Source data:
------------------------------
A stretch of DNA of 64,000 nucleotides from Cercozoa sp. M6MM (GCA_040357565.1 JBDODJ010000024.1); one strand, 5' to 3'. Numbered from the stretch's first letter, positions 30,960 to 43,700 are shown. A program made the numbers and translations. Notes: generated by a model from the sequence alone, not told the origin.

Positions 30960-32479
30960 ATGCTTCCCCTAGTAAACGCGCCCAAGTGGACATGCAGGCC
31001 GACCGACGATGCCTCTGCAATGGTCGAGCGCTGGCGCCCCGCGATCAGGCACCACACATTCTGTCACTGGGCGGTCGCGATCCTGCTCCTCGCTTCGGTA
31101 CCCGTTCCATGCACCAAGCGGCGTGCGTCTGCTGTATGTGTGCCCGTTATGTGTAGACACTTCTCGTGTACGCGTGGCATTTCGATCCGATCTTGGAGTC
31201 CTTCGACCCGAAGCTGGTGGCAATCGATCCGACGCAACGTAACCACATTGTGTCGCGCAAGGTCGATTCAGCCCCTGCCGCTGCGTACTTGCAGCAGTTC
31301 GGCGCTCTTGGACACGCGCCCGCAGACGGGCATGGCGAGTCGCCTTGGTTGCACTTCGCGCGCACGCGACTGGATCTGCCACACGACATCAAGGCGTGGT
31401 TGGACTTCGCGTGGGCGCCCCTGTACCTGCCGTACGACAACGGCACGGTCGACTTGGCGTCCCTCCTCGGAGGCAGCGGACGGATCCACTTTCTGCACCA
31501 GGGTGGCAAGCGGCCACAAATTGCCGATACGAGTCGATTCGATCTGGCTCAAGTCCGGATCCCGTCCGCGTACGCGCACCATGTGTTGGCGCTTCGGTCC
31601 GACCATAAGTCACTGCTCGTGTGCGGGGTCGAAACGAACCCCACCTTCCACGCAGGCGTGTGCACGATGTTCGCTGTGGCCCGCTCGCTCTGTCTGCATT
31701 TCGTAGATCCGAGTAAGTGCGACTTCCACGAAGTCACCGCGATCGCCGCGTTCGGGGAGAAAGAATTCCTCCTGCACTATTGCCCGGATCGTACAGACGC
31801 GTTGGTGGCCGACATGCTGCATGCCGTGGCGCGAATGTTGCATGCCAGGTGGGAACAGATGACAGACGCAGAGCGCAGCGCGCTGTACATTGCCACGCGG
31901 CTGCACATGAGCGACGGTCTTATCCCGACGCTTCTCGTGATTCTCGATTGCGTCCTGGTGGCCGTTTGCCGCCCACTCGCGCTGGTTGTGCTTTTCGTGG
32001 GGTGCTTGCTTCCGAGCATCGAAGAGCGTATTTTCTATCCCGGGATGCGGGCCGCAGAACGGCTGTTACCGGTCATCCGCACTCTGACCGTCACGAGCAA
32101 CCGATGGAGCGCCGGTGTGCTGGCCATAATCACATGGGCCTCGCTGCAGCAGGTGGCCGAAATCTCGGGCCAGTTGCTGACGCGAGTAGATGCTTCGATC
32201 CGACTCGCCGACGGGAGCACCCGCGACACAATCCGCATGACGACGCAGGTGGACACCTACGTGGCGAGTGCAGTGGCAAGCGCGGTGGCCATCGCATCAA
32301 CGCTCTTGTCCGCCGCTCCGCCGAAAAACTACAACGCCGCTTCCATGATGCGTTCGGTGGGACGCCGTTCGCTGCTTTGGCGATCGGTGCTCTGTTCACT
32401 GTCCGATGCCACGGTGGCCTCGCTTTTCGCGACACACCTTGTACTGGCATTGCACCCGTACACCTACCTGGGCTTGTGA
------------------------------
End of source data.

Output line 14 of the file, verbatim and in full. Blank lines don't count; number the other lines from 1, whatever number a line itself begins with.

32001 GGTGCTTGCTTCCGAGCATCGAAGAGCGTATTTTCTATCCCGGGATGCGGGCCGCAGAACGGCTGTTACCGGTCATCCGCACTCTGACCGTCACGAGCAA